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'Black resilience, activism and entrepreneurship': How the Green Book changed the road for Black travelers

For Black motorists, if there is one thing that has withstood the test of time, it’s the dangers of driving while Black. "The Green Book" changed travel in 1936.

DALLAS — For Black motorists, if there is one thing that has withstood the test of time, it’s the dangers of driving while Black.

“There is a continuity in history, and when you look at this through a contemporary lens, African Americans still need to be on guard when we travel across the United States," said Brent Leggs, the director of the African American Cultural Heritage Action Fund.

During the height of segregation in this country, Blacks who could afford to purchase an automobile did so for various reasons.

“Owning a car not only reflected a sense of pride, but it represented freedom," Leggs said.

"They took away the humiliation of having to sit in the back of the bus or get on those filthy Negro railroad cars," said Gretchen Sorin, Ph.D., a professor of museum studies who wrote "Driving While Black."

But that freedom and new mobility came with the dangers of driving on the highways and byways in a country that left Black motorists driving with a heightened sense of awareness.

Credit: Arnold Payne

But ironically, there were a group of whites actually in favor of Blacks driving — that is, as long as they were willing to do so while occupying a servicing job.

“You could be a truck driver, a chauffeur…Some men would keep a chauffeur’s cap on the seat next to them, so that if they were stopped by the police, they would put on that chauffeur’s cap and pretend that they were the chauffeur for a white man instead of being the owner of the car," Sorin said.

But the American Dream of car ownership called for desperate measures that early Black travelers became accustomed to.

“[Some people would take] an old ice-cream bucket and use that as a makeshift bathroom because they were afraid to stop at public accommodations," Legg said.

But change was on the way.

In 1936, Victor Green, a postal worker from Harlem, N.Y., decided to start taking notes as to where Black travelers were welcome. Those notes became a publication soon known as “The Negro Motorist Green Book.” 

Credit: Arnold Payne

“It was the Bible of Black travel. In essence, it was like the Yellow Book," Leggs said. “Hair salons and barber shops, motels, restaurants, pretty much any Black business wanted to advertise" in the guide, Leggs said.

One gas station brand was accomodating to Black travelers.

“The Green Book lasted because they had the support of Standard Oil," Sorin said. “Esso allowed Black people to use their bathrooms and that was the reason why people always bought Esso gas."

Even professional sports teams, looking for a safe-haven for “select" team members, also found good use of the Green Book.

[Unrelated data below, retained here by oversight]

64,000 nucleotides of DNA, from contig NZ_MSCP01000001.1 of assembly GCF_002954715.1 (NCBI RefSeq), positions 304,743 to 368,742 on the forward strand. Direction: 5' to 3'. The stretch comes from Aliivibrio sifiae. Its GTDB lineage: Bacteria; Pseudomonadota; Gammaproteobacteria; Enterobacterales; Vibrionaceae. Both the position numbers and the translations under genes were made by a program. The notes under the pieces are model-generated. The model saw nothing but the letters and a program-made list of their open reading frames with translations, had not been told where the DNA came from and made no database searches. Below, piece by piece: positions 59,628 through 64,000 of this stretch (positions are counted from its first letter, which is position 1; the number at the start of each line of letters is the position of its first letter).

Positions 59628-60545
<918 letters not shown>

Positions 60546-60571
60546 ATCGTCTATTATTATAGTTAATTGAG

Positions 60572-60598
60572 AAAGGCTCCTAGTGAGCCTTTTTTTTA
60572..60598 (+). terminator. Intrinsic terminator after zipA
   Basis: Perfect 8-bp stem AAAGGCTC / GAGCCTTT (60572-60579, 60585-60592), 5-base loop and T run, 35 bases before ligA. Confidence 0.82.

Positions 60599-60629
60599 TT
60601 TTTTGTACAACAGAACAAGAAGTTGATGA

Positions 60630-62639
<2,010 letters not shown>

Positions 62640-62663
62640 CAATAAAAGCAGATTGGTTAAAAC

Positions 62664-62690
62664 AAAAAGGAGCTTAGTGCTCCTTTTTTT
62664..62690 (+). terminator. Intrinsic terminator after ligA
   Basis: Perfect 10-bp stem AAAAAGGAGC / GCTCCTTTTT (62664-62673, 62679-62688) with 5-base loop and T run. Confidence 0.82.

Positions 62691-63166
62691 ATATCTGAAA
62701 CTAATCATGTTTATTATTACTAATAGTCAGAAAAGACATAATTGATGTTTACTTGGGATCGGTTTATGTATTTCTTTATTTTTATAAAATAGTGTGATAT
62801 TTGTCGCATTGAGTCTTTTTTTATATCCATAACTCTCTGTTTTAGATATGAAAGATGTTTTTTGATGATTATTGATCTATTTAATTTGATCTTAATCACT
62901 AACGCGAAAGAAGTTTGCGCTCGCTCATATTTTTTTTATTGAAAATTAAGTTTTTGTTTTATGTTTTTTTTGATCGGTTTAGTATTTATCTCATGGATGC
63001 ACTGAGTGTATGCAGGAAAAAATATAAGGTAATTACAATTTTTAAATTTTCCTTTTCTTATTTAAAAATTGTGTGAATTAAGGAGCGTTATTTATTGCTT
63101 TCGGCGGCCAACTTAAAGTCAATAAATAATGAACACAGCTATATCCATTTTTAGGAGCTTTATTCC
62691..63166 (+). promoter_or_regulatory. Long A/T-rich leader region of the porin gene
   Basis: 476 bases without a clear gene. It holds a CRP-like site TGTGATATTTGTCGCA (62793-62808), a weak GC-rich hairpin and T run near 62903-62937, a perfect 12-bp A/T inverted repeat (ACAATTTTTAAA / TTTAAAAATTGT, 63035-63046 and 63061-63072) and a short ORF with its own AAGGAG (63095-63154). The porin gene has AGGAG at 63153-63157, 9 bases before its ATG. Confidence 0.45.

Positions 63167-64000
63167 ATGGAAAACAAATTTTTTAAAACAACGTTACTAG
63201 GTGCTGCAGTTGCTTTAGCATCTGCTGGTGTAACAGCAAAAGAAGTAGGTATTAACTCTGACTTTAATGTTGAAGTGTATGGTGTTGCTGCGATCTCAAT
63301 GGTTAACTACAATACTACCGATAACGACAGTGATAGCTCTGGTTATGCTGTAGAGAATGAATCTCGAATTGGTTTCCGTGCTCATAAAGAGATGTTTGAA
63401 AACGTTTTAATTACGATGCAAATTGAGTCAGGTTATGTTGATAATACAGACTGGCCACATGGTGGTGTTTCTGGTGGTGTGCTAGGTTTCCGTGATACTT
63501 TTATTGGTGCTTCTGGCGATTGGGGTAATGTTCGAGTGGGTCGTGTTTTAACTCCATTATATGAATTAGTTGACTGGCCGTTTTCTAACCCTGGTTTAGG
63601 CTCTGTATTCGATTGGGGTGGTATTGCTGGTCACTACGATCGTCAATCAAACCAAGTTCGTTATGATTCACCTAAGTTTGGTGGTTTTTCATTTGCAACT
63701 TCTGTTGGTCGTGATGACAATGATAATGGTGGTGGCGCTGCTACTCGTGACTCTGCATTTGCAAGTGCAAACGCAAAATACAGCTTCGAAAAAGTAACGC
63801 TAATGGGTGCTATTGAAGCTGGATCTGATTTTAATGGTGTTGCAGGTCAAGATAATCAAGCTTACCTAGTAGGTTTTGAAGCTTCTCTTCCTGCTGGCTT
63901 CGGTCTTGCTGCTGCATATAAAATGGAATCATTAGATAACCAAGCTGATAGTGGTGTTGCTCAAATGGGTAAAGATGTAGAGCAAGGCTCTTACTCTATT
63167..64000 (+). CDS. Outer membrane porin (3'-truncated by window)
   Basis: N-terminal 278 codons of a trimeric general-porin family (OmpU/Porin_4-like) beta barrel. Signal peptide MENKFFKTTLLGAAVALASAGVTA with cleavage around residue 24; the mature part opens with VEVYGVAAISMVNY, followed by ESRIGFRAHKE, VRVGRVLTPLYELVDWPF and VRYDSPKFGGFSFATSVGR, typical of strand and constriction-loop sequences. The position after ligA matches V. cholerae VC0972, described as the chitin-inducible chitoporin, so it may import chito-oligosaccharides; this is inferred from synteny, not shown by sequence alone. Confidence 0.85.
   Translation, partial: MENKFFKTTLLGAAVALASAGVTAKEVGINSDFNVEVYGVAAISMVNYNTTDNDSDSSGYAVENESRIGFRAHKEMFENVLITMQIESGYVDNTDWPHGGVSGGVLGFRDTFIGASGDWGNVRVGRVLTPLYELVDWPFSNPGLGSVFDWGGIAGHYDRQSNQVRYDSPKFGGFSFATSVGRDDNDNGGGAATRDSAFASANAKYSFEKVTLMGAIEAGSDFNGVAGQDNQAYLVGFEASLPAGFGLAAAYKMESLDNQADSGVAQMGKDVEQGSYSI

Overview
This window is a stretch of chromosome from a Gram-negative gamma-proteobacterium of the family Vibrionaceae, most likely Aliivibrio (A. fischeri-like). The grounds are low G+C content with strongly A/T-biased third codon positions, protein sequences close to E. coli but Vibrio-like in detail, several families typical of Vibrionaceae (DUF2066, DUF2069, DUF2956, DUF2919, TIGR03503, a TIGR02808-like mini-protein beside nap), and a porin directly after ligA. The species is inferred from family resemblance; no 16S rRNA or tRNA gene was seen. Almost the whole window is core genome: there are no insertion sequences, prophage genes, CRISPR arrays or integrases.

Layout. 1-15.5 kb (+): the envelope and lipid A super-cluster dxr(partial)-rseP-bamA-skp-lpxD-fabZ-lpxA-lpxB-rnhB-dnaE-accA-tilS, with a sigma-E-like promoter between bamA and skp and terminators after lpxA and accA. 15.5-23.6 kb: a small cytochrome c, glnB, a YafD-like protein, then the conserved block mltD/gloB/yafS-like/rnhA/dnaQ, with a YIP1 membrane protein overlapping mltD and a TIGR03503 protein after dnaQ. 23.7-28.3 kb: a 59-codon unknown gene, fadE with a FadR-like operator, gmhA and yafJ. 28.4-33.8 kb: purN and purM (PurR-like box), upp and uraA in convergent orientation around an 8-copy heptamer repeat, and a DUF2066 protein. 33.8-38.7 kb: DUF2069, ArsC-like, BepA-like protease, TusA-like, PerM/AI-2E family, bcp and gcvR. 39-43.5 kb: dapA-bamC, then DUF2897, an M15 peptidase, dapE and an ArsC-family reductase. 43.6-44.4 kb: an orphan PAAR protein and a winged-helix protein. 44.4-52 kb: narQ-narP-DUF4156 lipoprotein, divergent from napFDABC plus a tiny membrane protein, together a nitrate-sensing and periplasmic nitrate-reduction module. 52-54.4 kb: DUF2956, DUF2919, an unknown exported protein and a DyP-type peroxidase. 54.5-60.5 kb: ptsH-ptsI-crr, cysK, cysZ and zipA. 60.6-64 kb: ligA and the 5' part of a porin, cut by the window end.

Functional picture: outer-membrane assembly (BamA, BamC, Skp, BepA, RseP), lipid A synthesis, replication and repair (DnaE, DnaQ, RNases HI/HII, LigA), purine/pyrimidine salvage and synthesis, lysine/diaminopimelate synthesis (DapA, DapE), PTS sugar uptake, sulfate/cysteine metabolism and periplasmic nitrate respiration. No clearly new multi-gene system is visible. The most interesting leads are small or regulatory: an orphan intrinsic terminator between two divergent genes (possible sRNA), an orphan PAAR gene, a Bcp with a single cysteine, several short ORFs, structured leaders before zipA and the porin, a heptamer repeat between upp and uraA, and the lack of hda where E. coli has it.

“They tried to make sure they would go to places where they knew they would be welcome, and over time they developed this circuit of people, Black and white that would help support them, said Ray Doswell of the Negro League Baseball Museum.

But some boarding stops even caught ballplayers by surprise.

Major League Baseball Hall-of-Famer and former Rangers pitcher, Fergie Jenkins, recalls his early days in the minor leagues.

“We got dropped off first and then the white players got taken downtown," Jenkins said.

“Around front, you could see it was a funeral parlor," he said of one place he stayed. "Basically the bodies were in the basement, the second floor is where the caskets are, and on the upper level is the bedrooms, and that’s where we stayed.”

Credit: Arnold Payne

Oh, and if that wasn’t shocking enough, Jenkins related this story:

“In Tampa, Fla., we stayed at a brothel. All these girls were just standing on the block. Right away you’re intelligent to know these are ladies of the night or the streets. I wasn’t making any money to buy anything anyhow so I just went to my room," Jenkins said with a laugh.

Landing in a safe space at the end of a day of travel was advisable. At any cost, Black travelers avoided "sundown" towns, nicknamed not because of their majestic sunsets, but because of their racist and violent attitudes toward Black travelers after dark.

"You could go through the town during the day, you could be a chauffeur, a cook or a maid in the town, but by 6 o'clock, when sundown was coming, you better be out of that town, or you could be subject to violence," Sorin said.

The Green Book does shine a national spotlight on the hardships that African American travelers had to overcome. Rightfully so, it should be remembered as "the story of Black resilience, and activism and entrepreneurship," Leggs said.

"The legacy of the Green Book -- Victor Green says he hopes that one day his book won’t be needed, and then it will be successful," Sorin said. “The Green Book is no longer needed. Or is it? I think that is the conundrum for us today: do we need a modern-day Green Book?"